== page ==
Tragedy literally means

a goat's song or ode.

Is there any indication in mythology of why a goat song would be sad or dramatic?

As far as I know, Pan, Faunus, Silvanus... all part goat deities are more in tune to celebrating life to the hilt...

2 Answers 2


The term was explained by ancient writers as "song for [the prize of] a goat" or "song for [the sacrifice of] a goat".

Walter Burkert observed in Savage Energies: Lessons of Myth and Ritual in Ancient Greece that these were hard to disentangle, because the song competition would mean competing for the honor of being given the goat that would be offered as the sacrifice to Dionysus, and thus for the honor of actually giving the sacrifice. He also pointed out that the "goat skin" interpretation does not work grammatically, the terms are inflected incorrectly.

Originally the song would be a choral leader and the chorus. The additional of a second leader and then a third allowed true drama. And it was drama rather than tragedy in the modern sense. Aristotle in Poetics described the best plot for a tragedy as one in which the main character was about to do something that, unbeknownst to him, was particularly dreadful, to learn in time that was particularly dreadful, and so to not do it -- that is, to have a happy ending.


The German Wikipedia article on tragedy explains this well:

The word "tragedy" stems from ancienc Greek theater and denotes the "he-goat's song" or "song for the he-goat's price" (gr. τραγωδία, tragodía). In the Dinoysos cult, a "Kosmos" (gr. κῶμος kōmos) was staged, a procession with song, the participants masked and wearing the skin of a he-goat (gr. τράγος tragos), to impersonate the god himself or his accompanying satyrs. The theatrical form of tragedy developed from a myth sung in chorus, ... The choral parts of the theatrical dramas are a rudiment of this ancient form, the dialog parts a later, secondary addition. (my translation)

No source is given on Wikipedia, but all this is in tune with what I remember from studying literature and learning of the origin of ancient Greek theatre.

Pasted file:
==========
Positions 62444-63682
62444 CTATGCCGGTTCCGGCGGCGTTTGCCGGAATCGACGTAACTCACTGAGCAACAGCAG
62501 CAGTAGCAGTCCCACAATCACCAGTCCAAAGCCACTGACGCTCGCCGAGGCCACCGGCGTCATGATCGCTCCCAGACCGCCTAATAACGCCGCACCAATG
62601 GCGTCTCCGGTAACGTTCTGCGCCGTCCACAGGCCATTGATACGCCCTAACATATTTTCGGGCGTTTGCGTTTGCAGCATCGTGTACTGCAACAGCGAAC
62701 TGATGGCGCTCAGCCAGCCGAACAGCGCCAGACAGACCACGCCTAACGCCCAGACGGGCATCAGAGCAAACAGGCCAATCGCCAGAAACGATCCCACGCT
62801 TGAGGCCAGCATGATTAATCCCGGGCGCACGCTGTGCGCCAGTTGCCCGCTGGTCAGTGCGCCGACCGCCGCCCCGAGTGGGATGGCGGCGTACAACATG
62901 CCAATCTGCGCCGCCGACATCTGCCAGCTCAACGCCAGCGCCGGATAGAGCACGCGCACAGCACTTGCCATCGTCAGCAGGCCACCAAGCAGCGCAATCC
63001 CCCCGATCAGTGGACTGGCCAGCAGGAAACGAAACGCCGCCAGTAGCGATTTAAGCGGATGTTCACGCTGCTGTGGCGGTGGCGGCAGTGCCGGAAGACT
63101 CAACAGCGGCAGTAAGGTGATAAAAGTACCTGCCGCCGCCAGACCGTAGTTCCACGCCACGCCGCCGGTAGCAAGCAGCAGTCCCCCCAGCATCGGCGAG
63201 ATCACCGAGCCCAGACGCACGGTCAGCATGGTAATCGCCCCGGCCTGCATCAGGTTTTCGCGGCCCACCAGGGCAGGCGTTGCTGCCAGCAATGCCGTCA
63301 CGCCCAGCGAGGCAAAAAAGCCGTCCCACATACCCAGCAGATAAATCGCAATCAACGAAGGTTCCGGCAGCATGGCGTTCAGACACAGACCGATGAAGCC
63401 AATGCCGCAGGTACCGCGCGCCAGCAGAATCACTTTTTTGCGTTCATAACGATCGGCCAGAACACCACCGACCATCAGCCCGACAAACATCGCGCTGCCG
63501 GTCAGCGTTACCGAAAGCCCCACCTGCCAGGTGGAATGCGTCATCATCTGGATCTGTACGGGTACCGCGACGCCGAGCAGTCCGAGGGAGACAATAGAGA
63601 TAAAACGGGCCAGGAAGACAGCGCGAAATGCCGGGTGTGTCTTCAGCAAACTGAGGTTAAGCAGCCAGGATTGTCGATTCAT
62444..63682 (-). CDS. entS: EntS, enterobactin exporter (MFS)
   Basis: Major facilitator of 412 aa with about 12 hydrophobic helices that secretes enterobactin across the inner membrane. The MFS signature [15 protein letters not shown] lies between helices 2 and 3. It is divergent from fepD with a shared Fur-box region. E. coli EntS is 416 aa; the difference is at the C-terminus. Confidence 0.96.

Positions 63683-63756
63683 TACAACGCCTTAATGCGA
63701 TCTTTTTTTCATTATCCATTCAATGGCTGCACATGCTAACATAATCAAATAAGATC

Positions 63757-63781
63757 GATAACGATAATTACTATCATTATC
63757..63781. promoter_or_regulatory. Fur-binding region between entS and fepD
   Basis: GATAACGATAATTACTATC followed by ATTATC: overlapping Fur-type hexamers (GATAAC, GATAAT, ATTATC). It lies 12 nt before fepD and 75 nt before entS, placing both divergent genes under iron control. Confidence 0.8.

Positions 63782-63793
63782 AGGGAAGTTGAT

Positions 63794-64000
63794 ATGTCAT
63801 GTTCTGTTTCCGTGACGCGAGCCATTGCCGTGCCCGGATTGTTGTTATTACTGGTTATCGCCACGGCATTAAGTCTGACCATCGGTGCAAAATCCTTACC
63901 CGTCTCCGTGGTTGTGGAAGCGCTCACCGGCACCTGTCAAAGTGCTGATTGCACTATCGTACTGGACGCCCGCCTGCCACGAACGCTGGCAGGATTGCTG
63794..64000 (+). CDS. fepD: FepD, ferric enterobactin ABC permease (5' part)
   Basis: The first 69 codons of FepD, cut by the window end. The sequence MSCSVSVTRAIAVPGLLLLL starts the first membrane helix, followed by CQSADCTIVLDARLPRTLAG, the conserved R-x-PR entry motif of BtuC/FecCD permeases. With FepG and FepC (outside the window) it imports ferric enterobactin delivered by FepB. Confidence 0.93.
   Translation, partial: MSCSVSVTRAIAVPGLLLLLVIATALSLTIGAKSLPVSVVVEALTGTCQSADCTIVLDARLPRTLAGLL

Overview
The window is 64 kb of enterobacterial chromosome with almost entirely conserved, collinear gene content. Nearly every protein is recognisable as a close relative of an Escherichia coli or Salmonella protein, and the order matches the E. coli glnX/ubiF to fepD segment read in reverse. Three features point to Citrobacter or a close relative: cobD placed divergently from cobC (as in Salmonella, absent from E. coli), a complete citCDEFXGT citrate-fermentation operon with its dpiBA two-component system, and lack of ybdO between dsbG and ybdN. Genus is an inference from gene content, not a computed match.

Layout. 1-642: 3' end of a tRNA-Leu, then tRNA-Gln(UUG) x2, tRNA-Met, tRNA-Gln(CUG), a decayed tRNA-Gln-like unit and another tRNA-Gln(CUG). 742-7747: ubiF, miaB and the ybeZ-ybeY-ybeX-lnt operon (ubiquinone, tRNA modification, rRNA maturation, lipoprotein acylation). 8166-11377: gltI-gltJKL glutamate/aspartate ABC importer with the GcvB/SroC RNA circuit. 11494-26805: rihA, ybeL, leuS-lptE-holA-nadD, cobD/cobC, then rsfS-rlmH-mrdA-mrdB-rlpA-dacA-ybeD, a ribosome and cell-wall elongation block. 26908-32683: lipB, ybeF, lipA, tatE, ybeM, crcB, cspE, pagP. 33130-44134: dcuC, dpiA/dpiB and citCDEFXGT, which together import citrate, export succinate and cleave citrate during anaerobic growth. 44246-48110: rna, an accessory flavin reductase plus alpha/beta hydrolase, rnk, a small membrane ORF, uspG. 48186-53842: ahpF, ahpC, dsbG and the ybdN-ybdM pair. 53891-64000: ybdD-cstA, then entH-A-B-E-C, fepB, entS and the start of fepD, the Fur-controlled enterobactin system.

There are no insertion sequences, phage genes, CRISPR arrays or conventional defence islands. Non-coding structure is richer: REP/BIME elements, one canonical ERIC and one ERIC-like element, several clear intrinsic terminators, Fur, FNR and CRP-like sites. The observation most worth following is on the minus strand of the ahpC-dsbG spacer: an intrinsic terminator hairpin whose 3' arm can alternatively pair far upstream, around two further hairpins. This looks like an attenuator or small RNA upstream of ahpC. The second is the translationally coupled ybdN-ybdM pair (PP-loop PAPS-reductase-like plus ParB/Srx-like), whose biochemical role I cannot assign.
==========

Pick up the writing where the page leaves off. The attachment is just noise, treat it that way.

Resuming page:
A tragedy, in ancient Greek theatre, is not "sad" in the contemporary non-theatre-related usage of the word (e.g. "What a tragedy!"). The Greek tragedy is defined by a fated conflict of the protagonist: the failure of the protagonist is unavoidable, because of the constellation he or she are placed in. Think of Oedipus: He did nothing wrong, it was his fate to kill his father and marry his mother. In contrast to a modern hero, there was nothing that he could to to avoid that fate. Modern heros on the other hand either succeed or fail because of their own deeds.

The ancient Greek comedy also derived from the Dionysian procession (see "komos" in my translation above). But while the tragedy took the mythic part of the procession and told stories of gods and men, the comedy took the festive part and became a satire and critique of (then) current politics and society. The ancient Greek comedy was more like today's political satire, than today's comedies.

  • 2
    That interpretation is older and a bit contentious, though it isn't outright discredited by the academic community. Rather, it's the ancient interpretation of what happened, and it's partly right.
    – cmw
    Commented Mar 14, 2016 at 23:48
  • @C.M.Weimer Why don't you add your own answer with the other part of what's right, then? ;-)
    – user1324
    Commented Mar 15, 2016 at 8:00
  • Per Burkert, it's inflected wrong. Were it the goat singing, "goat" would be the subject. It is inflected as the object of the song.
    – Mary
    Commented Aug 26, 2022 at 4:07

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